The Yalta Conference, also known as the Crimea conference and code named the Argonaut Conference, held from 4 to 11 February, 1945, was the World War II meeting of the heads of government of the United States, the United Kingdom and the Soviet Union for the purpose of discussing Germany and Europe's postwar reorganization. The three states were represented by President Franklin D. Roosevelt, Prime Minister Winston Churchill and Premier Joseph Stalin, respectively. The conference convened near Yalta in Crimea, Soviet Union within the Livadia, Yusupov, and Vorontsov Palaces.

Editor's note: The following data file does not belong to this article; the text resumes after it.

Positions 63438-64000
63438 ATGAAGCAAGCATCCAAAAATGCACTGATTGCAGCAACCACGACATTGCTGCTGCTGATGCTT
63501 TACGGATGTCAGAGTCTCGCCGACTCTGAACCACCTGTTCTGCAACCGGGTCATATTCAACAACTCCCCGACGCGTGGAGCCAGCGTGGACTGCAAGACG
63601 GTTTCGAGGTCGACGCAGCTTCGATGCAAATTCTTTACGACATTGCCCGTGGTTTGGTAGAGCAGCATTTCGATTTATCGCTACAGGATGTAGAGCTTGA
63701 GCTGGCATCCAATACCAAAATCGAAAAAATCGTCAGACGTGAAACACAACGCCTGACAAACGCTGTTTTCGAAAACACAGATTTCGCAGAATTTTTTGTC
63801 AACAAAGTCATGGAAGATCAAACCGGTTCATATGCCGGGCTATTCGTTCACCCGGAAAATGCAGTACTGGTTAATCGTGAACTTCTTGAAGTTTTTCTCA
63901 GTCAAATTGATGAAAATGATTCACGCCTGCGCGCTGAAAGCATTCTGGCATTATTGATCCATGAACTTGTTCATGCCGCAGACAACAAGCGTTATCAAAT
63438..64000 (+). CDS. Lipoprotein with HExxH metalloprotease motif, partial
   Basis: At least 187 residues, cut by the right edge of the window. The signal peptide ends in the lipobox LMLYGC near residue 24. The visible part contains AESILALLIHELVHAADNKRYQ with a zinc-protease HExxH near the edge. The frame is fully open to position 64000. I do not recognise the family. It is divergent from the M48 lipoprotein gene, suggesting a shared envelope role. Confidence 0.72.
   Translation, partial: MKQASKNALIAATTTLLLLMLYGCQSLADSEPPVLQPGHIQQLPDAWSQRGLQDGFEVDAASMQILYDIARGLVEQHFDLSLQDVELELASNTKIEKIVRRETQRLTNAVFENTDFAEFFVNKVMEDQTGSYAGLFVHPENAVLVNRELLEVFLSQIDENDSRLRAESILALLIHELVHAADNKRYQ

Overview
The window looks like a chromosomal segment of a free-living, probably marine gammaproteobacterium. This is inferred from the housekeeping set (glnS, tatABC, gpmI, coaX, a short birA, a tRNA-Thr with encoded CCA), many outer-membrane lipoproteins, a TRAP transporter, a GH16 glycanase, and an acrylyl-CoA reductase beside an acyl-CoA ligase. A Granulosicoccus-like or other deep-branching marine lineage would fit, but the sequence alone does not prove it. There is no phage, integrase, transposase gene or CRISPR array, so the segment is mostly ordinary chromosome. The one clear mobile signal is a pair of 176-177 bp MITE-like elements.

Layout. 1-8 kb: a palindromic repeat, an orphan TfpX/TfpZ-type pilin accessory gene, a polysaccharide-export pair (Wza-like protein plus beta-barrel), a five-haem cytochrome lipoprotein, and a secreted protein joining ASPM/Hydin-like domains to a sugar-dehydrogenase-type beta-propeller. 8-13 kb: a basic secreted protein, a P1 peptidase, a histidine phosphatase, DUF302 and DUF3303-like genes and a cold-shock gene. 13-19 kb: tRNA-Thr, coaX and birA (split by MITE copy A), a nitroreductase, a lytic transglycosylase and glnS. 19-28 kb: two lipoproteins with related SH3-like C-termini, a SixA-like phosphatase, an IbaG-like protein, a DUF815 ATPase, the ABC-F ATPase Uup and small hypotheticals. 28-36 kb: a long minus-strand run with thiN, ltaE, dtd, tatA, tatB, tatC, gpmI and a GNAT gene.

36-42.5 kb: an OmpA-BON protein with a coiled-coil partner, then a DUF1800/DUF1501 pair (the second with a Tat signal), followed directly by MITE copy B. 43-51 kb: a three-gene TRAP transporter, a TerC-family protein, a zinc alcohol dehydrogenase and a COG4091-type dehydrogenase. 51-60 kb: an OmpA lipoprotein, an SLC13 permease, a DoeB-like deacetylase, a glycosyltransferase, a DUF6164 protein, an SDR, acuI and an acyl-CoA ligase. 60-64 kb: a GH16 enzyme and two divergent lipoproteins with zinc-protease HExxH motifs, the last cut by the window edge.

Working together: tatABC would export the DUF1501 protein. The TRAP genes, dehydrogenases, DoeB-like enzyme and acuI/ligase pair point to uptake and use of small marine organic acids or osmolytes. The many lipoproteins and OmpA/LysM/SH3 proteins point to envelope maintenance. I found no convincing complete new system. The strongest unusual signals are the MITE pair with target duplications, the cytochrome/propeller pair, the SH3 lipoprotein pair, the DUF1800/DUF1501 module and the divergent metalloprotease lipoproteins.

The aim of the conference was to shape a post-war peace that represented not just a collective security order but a plan to give self-determination to the liberated peoples of post-Nazi Europe.
The meeting was intended mainly to discuss the re-establishment of the nations of war-torn Europe. However within a few short years, with the Cold War dividing the continent, Yalta became a subject of intense controversy.
Yalta was the second of three major wartime conferences among the Big Three. It was preceded by the Tehran Conference in November 1943, and was followed by the Potsdam Conference in July 1945.